Combined, these design considerations significantly reduce pedestrian line-of-sight and impede the opportunity to observe conditions in stairs/elevators prior to entering. While it’s not possible to eliminate this effect, visibility can be somewhat improved by installing bright LED lighting and painting the structure’s walls white to reflect that light throughout the garage.
ARCHITECTURAL CONSIDERATION AND THE PERCEPTION OF PERSONAL SAFETY
Safety—both actual and perceived—is a key element of any parking design, and traditional underground parking structures can be intimidating. Underground public parking facilities require greater attention to personal safety.
Enclosed stair towers, enclosed elevators, structural elements reducing visibility, artificial lighting, and lack of visual landmarks guiding pedestrians to their destinations often make users uncomfortable. Accommodating non-traditional parking structure uses such as buildings, plazas, parks, or roadways constructed above and supported on the structure may limit design flexibility.
There are a number of architectural features that can help create a sense of personal safety, including open stairways, glass-backed elevators using fire-rated glass, structural steel bracing in lieu of shear walls, daylighting provisions that project natural light to the lowest underground level, high ceiling heights, emergency call stations, security cameras, cellular phone repeaters to assure cell phone coverage, and a creative wayfinding system.
Figure 1 shows an open stair (with natural light through the glass roof) with a horizontal fire barrier that is activated when a fire is detected. This allows the stair to remain open during normal operations. Figure 2 shows steel bracing used in lieu of shear walls to maintain users’ open lines of sight.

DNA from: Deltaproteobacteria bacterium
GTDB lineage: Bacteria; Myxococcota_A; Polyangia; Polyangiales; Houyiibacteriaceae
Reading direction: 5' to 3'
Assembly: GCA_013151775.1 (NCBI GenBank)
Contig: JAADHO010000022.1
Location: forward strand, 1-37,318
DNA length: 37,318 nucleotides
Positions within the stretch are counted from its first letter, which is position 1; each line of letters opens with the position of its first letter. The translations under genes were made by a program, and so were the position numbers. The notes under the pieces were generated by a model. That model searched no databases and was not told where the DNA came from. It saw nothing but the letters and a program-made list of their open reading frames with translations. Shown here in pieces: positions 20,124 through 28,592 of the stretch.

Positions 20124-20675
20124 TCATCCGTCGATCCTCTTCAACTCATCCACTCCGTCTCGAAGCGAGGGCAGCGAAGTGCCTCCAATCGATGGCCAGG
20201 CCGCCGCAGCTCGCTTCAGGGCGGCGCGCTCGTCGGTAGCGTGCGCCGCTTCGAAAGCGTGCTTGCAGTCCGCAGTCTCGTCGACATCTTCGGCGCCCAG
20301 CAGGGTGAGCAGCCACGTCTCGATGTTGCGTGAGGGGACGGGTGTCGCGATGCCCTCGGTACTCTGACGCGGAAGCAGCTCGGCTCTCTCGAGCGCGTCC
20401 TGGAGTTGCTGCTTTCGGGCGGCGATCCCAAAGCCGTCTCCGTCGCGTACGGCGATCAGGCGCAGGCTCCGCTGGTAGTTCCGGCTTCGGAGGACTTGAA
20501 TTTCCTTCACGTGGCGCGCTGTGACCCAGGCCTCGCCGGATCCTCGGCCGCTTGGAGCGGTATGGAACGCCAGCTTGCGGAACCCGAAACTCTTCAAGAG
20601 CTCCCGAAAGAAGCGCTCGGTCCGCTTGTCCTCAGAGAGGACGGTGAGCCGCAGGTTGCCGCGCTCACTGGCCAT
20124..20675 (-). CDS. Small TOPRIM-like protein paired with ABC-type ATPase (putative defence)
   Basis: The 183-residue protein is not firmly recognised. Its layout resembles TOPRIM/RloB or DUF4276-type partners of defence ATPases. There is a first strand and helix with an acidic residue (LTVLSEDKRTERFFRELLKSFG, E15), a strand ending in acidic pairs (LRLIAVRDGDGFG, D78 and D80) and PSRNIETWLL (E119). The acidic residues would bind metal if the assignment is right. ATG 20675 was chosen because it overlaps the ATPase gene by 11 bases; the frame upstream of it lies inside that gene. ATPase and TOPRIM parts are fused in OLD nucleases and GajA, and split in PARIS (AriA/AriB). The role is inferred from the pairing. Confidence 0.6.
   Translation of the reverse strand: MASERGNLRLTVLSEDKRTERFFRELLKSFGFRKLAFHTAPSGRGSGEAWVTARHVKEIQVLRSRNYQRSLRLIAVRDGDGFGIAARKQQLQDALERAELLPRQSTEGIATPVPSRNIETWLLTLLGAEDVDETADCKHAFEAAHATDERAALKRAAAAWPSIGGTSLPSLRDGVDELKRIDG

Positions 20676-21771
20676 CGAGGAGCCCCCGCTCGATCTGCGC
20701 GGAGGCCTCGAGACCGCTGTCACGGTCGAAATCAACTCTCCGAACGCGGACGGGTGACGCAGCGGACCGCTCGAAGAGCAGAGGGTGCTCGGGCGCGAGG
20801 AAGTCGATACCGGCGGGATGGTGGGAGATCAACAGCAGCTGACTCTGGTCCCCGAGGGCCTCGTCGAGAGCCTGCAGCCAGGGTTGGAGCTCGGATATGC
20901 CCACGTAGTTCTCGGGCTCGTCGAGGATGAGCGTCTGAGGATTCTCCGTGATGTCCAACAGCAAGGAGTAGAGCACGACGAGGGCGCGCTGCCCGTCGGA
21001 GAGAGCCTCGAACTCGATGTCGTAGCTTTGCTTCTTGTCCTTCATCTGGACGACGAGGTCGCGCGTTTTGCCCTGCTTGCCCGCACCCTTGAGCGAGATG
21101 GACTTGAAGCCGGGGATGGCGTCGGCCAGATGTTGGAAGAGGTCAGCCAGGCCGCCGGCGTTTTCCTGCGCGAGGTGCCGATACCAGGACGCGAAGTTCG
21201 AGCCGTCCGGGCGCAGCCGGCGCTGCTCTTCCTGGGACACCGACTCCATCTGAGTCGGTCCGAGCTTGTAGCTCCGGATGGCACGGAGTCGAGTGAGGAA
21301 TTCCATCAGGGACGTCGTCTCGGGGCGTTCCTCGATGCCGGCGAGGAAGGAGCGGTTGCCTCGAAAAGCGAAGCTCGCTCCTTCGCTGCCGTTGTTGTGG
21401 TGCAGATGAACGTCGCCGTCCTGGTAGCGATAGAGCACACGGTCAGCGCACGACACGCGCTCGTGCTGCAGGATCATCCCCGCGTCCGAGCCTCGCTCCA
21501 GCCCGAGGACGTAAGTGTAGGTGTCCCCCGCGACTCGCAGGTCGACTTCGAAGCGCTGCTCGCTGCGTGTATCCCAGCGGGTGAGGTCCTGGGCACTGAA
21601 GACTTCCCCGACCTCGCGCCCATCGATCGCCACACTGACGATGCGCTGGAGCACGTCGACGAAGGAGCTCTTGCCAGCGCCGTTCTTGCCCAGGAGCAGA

OPERATIONS AND MAINTENANCE COSTS
Operations and maintenance costs are influenced by design and construction. A lower initial cost generally produces higher maintenance and operations costs.
Primary cost considerations include staffing, electricity, and maintenance/repair costs related to concrete deterioration, waterproofing, metal corrosion, and equipment wear and tear.
There are other cost considerations to keep in mind:
- Staffing costs can be significantly reduced with the use of automated parking equipment; however, it is important to remember that staffing in an underground parking structure is an important security enhancement
- Lighting is generally the largest energy consumption component in a parking structure, and low-energy consumption fixtures and circuiting should be used
While initial construction cost is an important design factor, a durable design reduces long-term maintenance and repair costs (i.e., life-cycle cost).
The U.S. Green Building Council’s (USGBC) LEED program no longer recognizes stand-alone parking structures as eligible for LEED certification. Regardless of certification, the parking structure should be designed for sustainability and energy use reduction. There are many strategies and approaches that can be incorporated into the project, contributing to an overall sustainability program.
These may include strategies such as using locally supplied materials; implementing construction-waste management; using materials with recycled content; installing low-emitting materials (low- or no-VOC) and LED/low-energy lighting; including natural ventilation; offering bicycle parking; locating the parking facility in close proximity to a bus stop; and many others. Installing parking guidance technology can also promote sustainability by dramatically reducing the amount of time cars spend circling parking aisles looking for an available parking space.
Underground parking structures can be expensive to build, but the benefits often justify the added cost by preserving valuable real estate for higher use, providing centrally located parking, creating urban parks/plazas, and removing parking from street frontages.
Contact our team of experts today and let’s discuss how making the shift to underground parking could benefit your facility.
WGI is a national design and professional services firm leading in technology-based solutions for the construction of public infrastructure and real estate development. At WGI, we’re providing Tomorrow’s Infrastructure Solutions Today.